We need to talk more - not about sports and women and stereotypical “guy things,” but about what really drives us as people. Topics like our physical and mental health, our worries and insecurities, our hopes and dream, and our overall emotions should become commonplace.

I’m stealing a challenge from my friend, Dave Fuehrer: “If I can ask you to take one action, it is to admit to something that scares you. Admit it to a friend, to a partner, or to a piece of paper. But just admit it.” No matter if you’re talking to your male buddy, your wife, or a mashed up dead tree, it’s the first step in being a “transformational” man.
"My boy is very in touch with how he feels and I encourage that. I think it's important that as fathers we step up. At the moment, in the collective... there's more discussion about self-development."
While I don’t have children of my own, this quote still resonates strongly. It’s showing that not only is this father recognizing the value of “transformational manhood,” he’s working on instilling and encouraging it in his own son. In that boy’s life, he may see the end of “traditional manhood” as we know it. He may even be able to answer my final question as I closed out the book...

Should we even be asking what a man is?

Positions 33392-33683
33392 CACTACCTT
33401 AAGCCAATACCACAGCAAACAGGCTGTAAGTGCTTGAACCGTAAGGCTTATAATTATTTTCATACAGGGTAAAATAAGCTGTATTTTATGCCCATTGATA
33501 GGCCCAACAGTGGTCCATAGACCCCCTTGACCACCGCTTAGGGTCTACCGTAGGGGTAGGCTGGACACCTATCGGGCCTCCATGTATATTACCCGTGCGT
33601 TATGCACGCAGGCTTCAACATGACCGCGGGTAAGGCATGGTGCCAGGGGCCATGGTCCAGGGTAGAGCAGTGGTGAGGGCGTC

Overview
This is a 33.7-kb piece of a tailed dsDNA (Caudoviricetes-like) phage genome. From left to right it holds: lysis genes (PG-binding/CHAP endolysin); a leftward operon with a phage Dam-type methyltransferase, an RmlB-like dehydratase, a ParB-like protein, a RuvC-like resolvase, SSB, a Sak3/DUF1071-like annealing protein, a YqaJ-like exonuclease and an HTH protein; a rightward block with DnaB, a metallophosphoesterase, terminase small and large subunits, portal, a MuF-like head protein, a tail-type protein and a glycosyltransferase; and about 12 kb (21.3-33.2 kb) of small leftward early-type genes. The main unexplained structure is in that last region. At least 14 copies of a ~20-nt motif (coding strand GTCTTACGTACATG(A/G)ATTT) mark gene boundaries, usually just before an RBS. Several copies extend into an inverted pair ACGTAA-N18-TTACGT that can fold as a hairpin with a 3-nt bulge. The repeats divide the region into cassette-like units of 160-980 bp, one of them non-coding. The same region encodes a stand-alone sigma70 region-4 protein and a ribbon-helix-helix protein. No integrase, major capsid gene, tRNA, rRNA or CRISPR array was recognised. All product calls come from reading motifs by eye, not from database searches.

"What being a man means is becoming quite blurred"
"I don't like to think about what being a man means. We're not just men and women. We're human."
In writing a men’s health blog, I always try to be careful to not act like men have been systematically oppressed. Every ABSOT post runs through a review process by my Editor-in-Chief, Katie, and we’ve had numerous conversations about making sure that I’m keeping my eye on the ball with regards to the overall scope of society in regards to men and privilege. While I do get very passionate about men’s health, the truth is that men have done much of this damage to themselves by perpetuating harmful stereotypes and narratives.

Since the US election of 2016, which literally coincided with the day I was told my cancer had spread, there has been an inspiring movement of female empowerment between the #MeToo movement and more.

This isn’t to say we need a ‘manism’ movement, which is even echoed in this quote:
"I don't think feminism should rewind, but there needs to be a way for men to say it's hard for us, that we hurt. [But] that should take place away from feminism"
We can celebrate the differences without placing one sex above the other. Respecting differences and promoting equality for all gender identifications is important, especially in today’s world. It’s truly the only way we can progress as a human society. It’s ok for men to have feelings and share them, and it is ok for women to stand up for what they believe in when something isn’t right. At the end of the day, as the above quoted man said, we’re all human; we shouldn’t assign certain ‘tasks’ to certain genders.

We know “traditional manhood” is broken. “Transformational manhood” is in a step in the right direction, but we should continue moving closer to just “humanhood.” In closing, I feel this final quote really drove home the overall message of where we need to go from here:
"It's divisive to have all these projections about what men and women do. None of it's helpful. We have to just experience each other in the moment."